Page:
Col Ametepi ended his remarks with the hope that knowledge gained would help solve or reduce challenges faced by the hospital in their daily activites.

 
Rainstorm Causes Havoc in 6 Garrison

22 March 2014. Rainstorm is caused by turbulence in the atmosphere and is defined as a storm with too much rainfall. Regardless of warnings given, rainstorms leave in its wake, severe flooding and destruction of property and in some cases loss of lives.

Storms in the Northern part of Ghana are usually very heavy, filled with strong winds, thunder and lightning.  A recent rainstorm in the Tamale Metropolis also left in its wake a trail of destruction and havoc.

The Northern Sector Hajj Village located on the Air Force Base Tamale for instance was completely destroyed by a rainstorm on Saturday, 22 March 2014. The rainstorm which started at about 1700hrs lasted throughout the night destroying the Hajj village and some private property.

Personnel of the Air Force Base had to undertake an intensive clean up exercise to clear the debris and salvage properties that were not destroyed.  The Air Force Base was also not spared the destruction by the rainstorm. The Hanger had most of its roofing sheets ripped off by the heavy winds.

A total of about 14 electrical poles were also destroyed causing lights to go off continuously for about 3 days within the general areas of mile 9 in Tamale. The Volta River Authority (VRA) however managed to restore power on the third day.

The Airborne Force was also not spared the havoc of the rainstorm. Accommodation for both Officers and Other Ranks were affected. Buildings had their roofing sheets ripped off.

On arrival at the Air Force Base Tamale to commence the tour of the 6 Garrison, the Minister for Defence, Hon Mark Woyongo and his entourage had to endure a grueling time in the aircraft which tried to land in the midst of yet another storm.

The pilots proved their competencies by landing the aircraft safely after holding for about 15 minutes to avoid the bad weather on the Tamale aerodrome caused by gusting winds of about 27 knots and heavy thunderstorms.

A civil aircraft from Accra which also attempted landing during the rainstorm could not and had to fly back to Accra.

Kudos to the Pilots on board the Casa C295 who successfully manoeuvered through the hail and storm and landed safely, without compromising on safety.

 
HIV/AIDS Infection among Soldiers Less than 1%.

22 March 2014. A Senior Technical Advisor of JHPIEGO HIV/AIDs programme, Maj Isabella Akai-Nettey (rtd) has disclosed that HIV/AIDs infection among personnel is less than 1%.

This was contained in a statement she made when she and a team comprising personnel of the Public Health Division and JHPIEGO, an affiliate of the John Hopkins University paid a five day working visit from Monday 17 to Friday 22 March 2014 to 6 Garrison made up of the Air Force Base Tamale, Air Borne Force and 6 Infantry Battalion.

According to her the aim of the visit was to strengthen linkages between the Medical Reception Stations (MRS) and Command, troops and their families to ensure that HIV/AIDS stigma and critical issues were reduced among the rank and file of GAF.

This followed an earlier assessment by the Ghana Armed Forces AIDS Control Programme (GAFACP) in collaboration with JHPIEGO who undertook a monitoring visit to the Garrisons to assess HIV Testing and Counseling (HTC) and Preventing Mother to Child Transmission (PMTCT) activities in all Medical Reception Stations (MRS).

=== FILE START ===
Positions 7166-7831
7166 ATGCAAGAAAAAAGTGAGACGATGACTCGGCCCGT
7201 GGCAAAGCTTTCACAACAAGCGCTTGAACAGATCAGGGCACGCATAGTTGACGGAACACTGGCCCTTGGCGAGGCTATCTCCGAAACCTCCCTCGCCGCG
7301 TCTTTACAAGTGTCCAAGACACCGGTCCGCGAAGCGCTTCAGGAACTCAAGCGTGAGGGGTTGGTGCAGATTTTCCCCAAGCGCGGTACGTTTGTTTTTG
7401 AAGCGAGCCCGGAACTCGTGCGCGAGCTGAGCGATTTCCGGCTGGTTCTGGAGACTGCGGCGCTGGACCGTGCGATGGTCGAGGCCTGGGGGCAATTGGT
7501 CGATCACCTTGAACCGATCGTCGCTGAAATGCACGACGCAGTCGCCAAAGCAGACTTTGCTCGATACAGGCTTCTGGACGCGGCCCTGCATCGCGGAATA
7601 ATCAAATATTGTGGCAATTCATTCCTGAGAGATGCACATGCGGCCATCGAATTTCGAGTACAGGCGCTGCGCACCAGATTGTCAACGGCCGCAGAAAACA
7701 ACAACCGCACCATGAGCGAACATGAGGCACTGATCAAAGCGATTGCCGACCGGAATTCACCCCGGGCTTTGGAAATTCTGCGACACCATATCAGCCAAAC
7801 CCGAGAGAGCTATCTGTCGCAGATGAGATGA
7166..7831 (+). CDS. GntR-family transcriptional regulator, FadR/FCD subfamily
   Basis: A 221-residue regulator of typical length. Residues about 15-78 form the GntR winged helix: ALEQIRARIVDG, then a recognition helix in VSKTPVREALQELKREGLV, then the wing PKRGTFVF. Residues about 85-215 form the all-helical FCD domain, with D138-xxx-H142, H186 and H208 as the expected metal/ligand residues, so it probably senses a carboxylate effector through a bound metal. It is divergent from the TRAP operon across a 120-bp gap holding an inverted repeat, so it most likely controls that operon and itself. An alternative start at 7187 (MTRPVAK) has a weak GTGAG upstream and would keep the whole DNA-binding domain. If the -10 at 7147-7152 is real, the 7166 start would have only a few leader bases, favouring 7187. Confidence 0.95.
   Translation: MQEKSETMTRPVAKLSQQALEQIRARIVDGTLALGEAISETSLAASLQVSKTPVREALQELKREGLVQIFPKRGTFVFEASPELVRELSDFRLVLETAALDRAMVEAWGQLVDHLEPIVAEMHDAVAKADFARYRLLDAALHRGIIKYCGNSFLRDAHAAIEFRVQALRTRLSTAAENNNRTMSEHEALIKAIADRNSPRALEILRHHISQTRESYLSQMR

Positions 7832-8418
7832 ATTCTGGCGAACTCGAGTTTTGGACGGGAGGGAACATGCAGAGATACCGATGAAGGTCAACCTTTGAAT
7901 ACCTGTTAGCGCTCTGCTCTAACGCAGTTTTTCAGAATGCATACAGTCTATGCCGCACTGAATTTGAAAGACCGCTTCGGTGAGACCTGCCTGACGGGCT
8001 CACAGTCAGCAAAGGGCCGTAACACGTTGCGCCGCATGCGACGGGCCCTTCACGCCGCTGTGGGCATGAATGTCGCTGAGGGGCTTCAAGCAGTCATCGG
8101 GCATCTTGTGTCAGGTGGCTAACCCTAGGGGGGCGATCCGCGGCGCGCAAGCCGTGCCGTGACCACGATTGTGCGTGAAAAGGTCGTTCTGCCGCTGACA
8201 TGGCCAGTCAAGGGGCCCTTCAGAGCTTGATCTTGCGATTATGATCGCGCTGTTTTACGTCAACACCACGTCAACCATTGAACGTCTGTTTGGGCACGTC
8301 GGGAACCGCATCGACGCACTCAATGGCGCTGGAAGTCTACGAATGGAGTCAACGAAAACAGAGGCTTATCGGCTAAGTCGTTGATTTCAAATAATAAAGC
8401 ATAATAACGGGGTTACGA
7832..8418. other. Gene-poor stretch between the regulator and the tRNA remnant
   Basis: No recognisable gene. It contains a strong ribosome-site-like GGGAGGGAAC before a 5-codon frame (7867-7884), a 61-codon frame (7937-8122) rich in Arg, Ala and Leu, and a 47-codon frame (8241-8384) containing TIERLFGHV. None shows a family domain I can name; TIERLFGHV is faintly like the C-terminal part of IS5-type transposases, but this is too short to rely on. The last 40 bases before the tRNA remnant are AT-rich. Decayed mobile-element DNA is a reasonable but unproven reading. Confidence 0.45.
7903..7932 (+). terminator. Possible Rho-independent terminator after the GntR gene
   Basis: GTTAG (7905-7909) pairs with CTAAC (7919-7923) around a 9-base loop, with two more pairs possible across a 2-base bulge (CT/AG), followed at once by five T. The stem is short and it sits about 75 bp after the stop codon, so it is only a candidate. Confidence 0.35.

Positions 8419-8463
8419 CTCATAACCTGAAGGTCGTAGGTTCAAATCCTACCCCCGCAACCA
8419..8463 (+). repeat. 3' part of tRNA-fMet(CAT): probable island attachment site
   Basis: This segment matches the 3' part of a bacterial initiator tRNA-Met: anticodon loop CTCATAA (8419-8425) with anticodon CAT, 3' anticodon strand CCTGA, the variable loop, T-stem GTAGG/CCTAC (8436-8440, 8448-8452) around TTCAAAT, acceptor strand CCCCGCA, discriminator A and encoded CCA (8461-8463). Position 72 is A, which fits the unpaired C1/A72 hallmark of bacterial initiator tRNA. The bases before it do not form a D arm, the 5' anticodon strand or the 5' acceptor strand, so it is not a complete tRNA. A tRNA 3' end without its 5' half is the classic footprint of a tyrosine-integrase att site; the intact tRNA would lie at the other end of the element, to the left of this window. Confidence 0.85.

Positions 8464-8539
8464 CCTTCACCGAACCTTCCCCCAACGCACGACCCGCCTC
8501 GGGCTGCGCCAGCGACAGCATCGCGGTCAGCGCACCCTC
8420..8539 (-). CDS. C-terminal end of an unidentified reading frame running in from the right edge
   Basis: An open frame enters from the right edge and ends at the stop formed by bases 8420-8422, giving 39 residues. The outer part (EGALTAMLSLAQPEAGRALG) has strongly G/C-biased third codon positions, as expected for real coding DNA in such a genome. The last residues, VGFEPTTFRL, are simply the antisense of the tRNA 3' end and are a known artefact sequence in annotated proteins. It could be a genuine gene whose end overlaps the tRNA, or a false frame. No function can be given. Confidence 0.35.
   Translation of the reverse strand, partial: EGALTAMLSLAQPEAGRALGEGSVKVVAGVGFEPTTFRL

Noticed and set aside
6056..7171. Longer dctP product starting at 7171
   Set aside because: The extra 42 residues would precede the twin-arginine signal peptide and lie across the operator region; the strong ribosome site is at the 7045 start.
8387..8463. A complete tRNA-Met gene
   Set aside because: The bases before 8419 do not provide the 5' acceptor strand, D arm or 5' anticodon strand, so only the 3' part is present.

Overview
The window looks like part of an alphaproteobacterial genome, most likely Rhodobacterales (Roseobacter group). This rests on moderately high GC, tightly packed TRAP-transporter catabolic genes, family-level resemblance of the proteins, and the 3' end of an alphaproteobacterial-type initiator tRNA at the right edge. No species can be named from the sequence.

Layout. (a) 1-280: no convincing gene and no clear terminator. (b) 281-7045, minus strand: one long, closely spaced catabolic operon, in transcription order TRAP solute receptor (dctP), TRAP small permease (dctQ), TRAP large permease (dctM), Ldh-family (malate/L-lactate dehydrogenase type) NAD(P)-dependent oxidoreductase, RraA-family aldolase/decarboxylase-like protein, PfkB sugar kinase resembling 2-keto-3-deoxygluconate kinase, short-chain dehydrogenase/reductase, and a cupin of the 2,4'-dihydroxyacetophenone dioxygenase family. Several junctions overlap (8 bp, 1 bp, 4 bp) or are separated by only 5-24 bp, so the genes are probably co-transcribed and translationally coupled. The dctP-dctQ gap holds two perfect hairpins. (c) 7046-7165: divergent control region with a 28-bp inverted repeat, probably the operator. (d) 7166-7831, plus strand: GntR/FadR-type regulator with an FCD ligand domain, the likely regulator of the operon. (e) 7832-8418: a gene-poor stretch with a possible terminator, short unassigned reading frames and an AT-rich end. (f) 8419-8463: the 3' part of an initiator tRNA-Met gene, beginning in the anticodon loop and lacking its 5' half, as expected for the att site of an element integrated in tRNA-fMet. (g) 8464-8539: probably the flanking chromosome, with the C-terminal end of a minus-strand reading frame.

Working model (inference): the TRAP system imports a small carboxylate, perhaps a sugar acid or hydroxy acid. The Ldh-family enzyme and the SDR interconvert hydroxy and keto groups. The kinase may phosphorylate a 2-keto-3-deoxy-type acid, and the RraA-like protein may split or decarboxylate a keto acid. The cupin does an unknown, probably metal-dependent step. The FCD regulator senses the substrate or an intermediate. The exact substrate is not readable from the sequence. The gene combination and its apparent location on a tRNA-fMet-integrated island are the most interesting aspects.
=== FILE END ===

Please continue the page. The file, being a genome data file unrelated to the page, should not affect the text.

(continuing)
The visit also afforded them the opportunity to see at first hand the strides made by HIV Counselors, Peer Educators and HIV master Trainers to improve upon the human resource capacity in the MRSs.

At an all ranks durbar held for troops in the Garrison, she encouraged them to seek early treatment for HIV/AIDS related infections and to take advantage of the Counselors and Peer Educators in the MRSs.


She added that it was important that those infected be supported and not stigmatized. According to her, although HIV/AIDS infection among personnel was less than 1% which was due to the fact that compulsory testing was carried out before troops embarked on UN Peacekeeping Operations, it was still imperative for a continuous education on the disease.

Maj Akai-Nettey (rtd) stated that one of the core objectives of the program was to address the lack of knowledge about HIV prevention, treatment and stigma surrounding HIV/AIDS within the GAF fraternity.

She noted that an informed and sensitised military personnel could help people deal with the socio-economic and personal impact of HIV/AIDS which can be traumatic for individuals, their families and employers.

She said contracting and spreading HIV/AIDS is usually triggered by life-style choices adding that people can control the problem by adopting safer practices.

Madam Akai Nettey told the participants that the approach to HIV/AIDS should not be one of hopelessness, but a resolve to take genuine care in one’s social actions.

She disclosed that the program had over the years helped soldiers living with HIV/AIDS to overcome the fear associated with the sickness and had also helped them to understand the stigma and the discrimination that people living with HIV face.

She said the goal was to increase care and support for people living with HIV/AIDS by increasing freedom of discussion about HIV management and prevention of mother to child transmission at the family level.

Participants at the durbar were given the privilege to contribute to the discussions and the 6 Garrison HIV/AIDS Counselors were introduced to the personnel.


 
Army Team Tops Regional Volleyball Competition

21-22 March 2014. The Army volleyball team emerged the overall best in the just-ended Zone Three (3) African club championships organised at the Accra Sports Stadium from 21 to 22 March 2014.

The regional volleyball competition saw teams drawn from the Navy, Air force, Police Service and Immigration, Emmanuel Presbyterian church and a volleyball team known as Bolota from Takoradi.

The Army team together with Air force, Police and Immigration teams would be representing Ghana in this year’s West African Volleyball championship tournament scheduled to come off on 28 April 2014 in Togo.

A colourful ceremony was held during which the coach of the Army team S/Sgt Habib Attoh presented the trophy to the Chief of the Army Staff, Maj Gen Richard Kwame Opoku-Adusei. COAS congratulated the team and urged them not to rest on their oars so they could win more laurels for the Army in particular and the country as a whole.